Wade Guyton: Das New Yorker Atelier, Abridged at the Serpentine Gallery

The Serpentine Gallery is currently displaying a marvellous exhibition by American artist, Wade Guyton. Das New Yorker Atelier, Abridged presents works that Guyton has been producing over the past two years, and includes large-scale paintings that are printed onto sheets of linen and run through large ink jet printers. The exhibition also includes glass table cabinets through the gallery with Guyton’s smaller works on paper displayed inside them.

Some of Guyton’s earliest “drawings” are filled with black X’s over ripped-out book pages.  Using an Epson Stylus Pro 9600 inkjet printer and a computer as his main tools, the colour black and the letter X became Guytons’s signature motifs. Since 2005, Guyton has worked on canvas, and his work is typically exhibited in a series.

Guyton is one of many contemporary painters known for revisiting Modernism and he produces his canvases by using inkjet printers, scanners and iPhone cameras instead of a paintbrush, purposefully removing the pieces of mass-produced technology to test their abilities. The sheets of canvas are then folded up and pages are torn from art catalogues and run through inkjet printers. The thickness and resistance of the sheets of linen, torn edges of the paper and clogged inkjet heads, alongside technical glitches creates distortions and smears, that result in a rough finished product.

Some of the works include news articles and web searches of current events, mostly in America and relating to the current political situation in the country, such as The New York Times seen in ‘Untitled’ 2016, ‘Untitled’ 2015, and The Book of Mormon seen in ‘Untitled’ 2016.  Guyton uses his artwork to get his views and opinions across in a subtle way, yet once understood, his messages become very explicit.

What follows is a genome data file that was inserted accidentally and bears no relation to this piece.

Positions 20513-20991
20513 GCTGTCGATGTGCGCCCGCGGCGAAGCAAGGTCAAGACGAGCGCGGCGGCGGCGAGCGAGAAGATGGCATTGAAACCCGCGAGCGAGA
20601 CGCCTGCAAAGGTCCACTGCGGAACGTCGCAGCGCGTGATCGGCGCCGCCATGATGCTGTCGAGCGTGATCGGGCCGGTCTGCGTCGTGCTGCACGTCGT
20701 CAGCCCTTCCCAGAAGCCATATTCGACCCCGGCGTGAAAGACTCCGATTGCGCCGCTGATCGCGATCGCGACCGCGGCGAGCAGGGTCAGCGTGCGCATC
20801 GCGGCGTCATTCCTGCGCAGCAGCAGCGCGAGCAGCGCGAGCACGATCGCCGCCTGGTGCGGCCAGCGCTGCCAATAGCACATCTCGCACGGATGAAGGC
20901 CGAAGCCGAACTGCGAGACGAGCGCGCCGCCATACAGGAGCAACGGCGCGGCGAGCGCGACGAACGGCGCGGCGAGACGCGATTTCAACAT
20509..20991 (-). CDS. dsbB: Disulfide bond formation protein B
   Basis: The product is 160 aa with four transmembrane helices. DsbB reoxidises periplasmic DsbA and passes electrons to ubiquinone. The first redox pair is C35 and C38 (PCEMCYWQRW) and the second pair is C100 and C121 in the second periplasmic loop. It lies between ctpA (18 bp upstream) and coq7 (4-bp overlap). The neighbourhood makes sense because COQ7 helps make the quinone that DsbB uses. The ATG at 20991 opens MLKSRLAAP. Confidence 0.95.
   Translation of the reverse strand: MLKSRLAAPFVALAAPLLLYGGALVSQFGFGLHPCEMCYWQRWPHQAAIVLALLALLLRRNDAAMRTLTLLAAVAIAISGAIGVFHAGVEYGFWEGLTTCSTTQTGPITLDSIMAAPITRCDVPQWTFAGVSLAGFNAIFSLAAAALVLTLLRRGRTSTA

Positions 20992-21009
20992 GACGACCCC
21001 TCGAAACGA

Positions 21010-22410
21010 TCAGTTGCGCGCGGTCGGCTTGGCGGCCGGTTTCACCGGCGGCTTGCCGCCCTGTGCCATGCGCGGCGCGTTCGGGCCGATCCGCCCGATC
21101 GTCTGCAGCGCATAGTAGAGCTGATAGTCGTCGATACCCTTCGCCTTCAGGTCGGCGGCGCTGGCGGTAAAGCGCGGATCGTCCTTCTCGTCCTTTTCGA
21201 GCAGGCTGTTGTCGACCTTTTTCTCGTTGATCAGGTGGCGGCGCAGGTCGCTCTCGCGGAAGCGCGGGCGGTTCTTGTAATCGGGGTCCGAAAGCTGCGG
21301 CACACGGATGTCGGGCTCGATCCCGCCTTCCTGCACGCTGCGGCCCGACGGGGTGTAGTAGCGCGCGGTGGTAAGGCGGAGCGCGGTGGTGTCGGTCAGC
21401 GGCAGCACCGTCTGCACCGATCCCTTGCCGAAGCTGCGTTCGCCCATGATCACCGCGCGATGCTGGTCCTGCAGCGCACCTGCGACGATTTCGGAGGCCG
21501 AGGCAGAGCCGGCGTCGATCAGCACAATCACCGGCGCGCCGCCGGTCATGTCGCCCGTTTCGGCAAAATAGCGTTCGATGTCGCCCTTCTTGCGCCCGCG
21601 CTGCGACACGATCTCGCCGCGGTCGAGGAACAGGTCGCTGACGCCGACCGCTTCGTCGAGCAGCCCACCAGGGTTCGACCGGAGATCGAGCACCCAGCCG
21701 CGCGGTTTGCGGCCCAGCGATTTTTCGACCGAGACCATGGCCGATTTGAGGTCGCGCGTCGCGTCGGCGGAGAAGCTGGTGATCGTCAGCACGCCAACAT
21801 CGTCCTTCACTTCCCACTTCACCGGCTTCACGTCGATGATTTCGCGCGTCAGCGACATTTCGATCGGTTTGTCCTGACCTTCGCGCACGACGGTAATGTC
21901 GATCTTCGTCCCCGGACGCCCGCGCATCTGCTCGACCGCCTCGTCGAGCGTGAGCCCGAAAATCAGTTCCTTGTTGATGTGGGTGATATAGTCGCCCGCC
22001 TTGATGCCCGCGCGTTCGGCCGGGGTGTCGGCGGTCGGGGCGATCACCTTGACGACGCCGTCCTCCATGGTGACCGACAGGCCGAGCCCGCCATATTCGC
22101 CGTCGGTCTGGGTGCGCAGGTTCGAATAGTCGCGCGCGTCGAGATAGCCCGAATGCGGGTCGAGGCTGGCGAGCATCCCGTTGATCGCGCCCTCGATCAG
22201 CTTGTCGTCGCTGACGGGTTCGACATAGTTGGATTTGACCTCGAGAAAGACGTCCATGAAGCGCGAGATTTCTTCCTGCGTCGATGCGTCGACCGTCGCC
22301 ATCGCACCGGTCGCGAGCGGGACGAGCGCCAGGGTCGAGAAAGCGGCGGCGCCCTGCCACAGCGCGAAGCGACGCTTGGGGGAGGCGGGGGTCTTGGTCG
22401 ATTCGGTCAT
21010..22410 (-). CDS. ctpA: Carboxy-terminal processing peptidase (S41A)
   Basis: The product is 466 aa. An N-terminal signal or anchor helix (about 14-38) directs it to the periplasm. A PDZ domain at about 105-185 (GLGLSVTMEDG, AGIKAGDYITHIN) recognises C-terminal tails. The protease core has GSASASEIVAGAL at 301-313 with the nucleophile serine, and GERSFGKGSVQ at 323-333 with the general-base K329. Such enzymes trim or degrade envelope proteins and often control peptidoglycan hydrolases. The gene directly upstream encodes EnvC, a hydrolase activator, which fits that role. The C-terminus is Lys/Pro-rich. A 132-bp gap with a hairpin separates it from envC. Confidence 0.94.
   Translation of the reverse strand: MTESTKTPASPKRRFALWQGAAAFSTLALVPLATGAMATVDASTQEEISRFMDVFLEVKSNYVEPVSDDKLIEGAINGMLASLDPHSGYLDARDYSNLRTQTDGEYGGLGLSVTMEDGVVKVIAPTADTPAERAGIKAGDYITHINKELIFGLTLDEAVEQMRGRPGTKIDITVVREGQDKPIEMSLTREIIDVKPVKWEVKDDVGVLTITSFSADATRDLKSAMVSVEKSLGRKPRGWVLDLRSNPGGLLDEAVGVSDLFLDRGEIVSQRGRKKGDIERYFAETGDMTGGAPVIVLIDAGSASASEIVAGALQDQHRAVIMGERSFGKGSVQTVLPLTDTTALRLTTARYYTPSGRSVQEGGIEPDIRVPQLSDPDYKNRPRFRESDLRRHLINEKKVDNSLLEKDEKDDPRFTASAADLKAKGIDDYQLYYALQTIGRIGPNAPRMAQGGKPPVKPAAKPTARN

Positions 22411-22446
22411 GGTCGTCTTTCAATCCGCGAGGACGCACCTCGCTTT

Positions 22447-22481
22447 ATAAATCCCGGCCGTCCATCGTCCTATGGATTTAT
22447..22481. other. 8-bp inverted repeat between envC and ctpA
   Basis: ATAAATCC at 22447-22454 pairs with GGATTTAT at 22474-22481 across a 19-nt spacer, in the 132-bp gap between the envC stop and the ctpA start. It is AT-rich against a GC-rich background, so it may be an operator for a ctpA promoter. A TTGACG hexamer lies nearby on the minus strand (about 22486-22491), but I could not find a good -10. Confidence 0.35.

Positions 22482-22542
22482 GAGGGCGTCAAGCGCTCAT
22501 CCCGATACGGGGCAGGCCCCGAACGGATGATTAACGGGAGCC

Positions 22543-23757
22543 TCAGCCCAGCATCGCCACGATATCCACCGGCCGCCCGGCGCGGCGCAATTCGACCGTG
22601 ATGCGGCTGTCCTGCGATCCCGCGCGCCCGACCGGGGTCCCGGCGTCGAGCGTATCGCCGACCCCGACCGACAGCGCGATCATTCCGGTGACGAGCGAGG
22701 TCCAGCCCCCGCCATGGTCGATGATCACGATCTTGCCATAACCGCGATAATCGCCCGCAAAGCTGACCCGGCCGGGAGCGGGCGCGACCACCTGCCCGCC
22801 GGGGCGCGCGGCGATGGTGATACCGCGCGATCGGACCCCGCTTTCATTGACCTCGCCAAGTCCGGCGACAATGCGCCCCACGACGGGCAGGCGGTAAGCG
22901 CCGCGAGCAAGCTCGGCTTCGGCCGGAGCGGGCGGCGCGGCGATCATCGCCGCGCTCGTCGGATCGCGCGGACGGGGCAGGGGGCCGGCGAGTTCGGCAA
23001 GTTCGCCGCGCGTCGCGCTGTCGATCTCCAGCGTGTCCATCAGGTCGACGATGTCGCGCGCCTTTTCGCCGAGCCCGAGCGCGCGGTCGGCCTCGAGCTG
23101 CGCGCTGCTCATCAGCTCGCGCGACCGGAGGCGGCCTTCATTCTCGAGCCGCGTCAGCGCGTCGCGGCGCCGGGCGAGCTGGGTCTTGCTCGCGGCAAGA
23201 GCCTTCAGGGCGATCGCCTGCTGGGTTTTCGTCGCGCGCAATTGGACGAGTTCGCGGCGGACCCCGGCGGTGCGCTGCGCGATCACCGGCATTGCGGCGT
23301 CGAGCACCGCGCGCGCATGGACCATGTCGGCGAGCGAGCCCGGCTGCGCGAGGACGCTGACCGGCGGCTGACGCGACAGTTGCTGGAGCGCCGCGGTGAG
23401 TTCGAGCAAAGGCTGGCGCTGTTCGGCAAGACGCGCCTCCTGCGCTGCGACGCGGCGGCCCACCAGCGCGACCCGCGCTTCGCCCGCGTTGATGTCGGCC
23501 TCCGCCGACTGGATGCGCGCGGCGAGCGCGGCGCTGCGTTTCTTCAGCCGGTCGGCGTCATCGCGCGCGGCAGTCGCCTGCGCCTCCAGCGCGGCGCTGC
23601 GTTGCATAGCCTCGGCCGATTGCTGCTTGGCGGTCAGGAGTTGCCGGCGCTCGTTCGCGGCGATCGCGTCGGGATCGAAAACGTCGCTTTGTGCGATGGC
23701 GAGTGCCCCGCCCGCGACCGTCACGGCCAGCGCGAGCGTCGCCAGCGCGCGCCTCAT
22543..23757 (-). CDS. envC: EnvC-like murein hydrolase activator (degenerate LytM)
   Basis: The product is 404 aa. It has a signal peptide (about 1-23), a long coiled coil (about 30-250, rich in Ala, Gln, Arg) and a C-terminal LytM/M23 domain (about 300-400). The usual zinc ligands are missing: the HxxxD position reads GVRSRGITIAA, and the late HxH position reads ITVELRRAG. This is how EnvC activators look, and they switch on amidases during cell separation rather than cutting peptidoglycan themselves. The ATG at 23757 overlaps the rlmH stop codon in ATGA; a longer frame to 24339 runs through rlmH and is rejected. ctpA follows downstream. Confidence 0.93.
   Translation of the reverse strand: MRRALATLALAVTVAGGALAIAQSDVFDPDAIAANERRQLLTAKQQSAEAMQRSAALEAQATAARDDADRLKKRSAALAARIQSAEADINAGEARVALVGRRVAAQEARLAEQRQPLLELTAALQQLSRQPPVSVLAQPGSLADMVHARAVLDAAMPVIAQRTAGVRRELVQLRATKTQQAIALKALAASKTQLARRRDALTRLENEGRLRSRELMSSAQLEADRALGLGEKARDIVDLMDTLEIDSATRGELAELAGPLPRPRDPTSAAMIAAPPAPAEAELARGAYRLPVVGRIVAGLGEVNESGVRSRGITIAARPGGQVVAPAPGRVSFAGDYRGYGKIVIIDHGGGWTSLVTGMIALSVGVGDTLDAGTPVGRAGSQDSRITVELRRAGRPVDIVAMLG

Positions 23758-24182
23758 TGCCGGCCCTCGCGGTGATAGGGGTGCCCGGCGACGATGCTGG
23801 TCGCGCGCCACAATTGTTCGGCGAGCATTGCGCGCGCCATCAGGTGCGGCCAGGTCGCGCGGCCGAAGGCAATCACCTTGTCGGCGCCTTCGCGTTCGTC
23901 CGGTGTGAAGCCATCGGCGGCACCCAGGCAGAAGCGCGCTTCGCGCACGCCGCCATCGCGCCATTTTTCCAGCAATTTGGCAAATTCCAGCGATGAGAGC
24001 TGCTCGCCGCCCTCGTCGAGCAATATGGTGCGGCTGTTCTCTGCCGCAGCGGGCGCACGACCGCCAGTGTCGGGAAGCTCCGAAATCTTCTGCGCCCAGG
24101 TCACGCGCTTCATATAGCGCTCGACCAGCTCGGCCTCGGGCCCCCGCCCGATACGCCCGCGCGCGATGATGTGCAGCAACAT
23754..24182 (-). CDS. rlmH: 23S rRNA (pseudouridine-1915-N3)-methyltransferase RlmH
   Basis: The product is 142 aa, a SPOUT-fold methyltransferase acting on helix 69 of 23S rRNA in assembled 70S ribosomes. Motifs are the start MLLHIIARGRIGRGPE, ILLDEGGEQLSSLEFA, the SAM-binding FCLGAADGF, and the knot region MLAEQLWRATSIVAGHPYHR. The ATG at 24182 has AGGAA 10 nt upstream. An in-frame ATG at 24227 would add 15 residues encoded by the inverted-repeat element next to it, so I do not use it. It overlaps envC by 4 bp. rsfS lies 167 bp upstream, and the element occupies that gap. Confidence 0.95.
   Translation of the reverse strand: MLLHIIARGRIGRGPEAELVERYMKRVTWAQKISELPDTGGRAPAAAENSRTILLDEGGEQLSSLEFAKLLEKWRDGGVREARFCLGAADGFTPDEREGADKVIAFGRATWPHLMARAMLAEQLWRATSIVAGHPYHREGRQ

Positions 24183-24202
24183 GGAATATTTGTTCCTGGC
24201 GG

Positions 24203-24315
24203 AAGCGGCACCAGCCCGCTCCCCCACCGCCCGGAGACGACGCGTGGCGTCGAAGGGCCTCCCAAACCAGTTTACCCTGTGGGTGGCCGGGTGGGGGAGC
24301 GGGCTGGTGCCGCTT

Large glass cabinet tables containing Guyton’s works on paper and pages ripped from art catalogues are placed around the gallery. In some of his smaller works, viewers can see small pieces of inspiration and references that led to the creation of his larger paintings. Viewers have to get close to examine the works in the cabinets making the whole exhibition incredibly immersive and intimate.

In the large room of the gallery visitors are welcomed by the huge floor to ceiling windows of the Serpentine, bringing the stunning rays of natural sunlight in, shining on the works on the wall opposite. At the back of the room there is a stack of paintings that weren’t able to be displayed on the gallery walls due to lack of space.  However this adds to the abstract mystery of Guyton’s work. Viewers are invited to discover something different on each visit to this exhibition, as the paintings are regularly interchanged.

Sheltered by trees, the Serpentine Gallery, which stands at the edge of the Serpentine River in Hyde Park is surrounded by nature, with grass parkland stretching far and wide. This creates a beautiful contrast with Guyton’s artworks inside, which are very much centred around and created by technology. Visitors take great leaps when they walk to and from this exhibition. Inside, the gallery shows an artistic and unique approach to the technological world everyone is familiar with from modern everyday life, whereas once outside, visitors can take a breath of fresh air as they leave technology and the looming shadows of world events behind them.

Wade Guyton: “Das New Yorker Atelier, Abridged” is on at the Serpentine Gallery until 8th February 2018.  More information may be found here.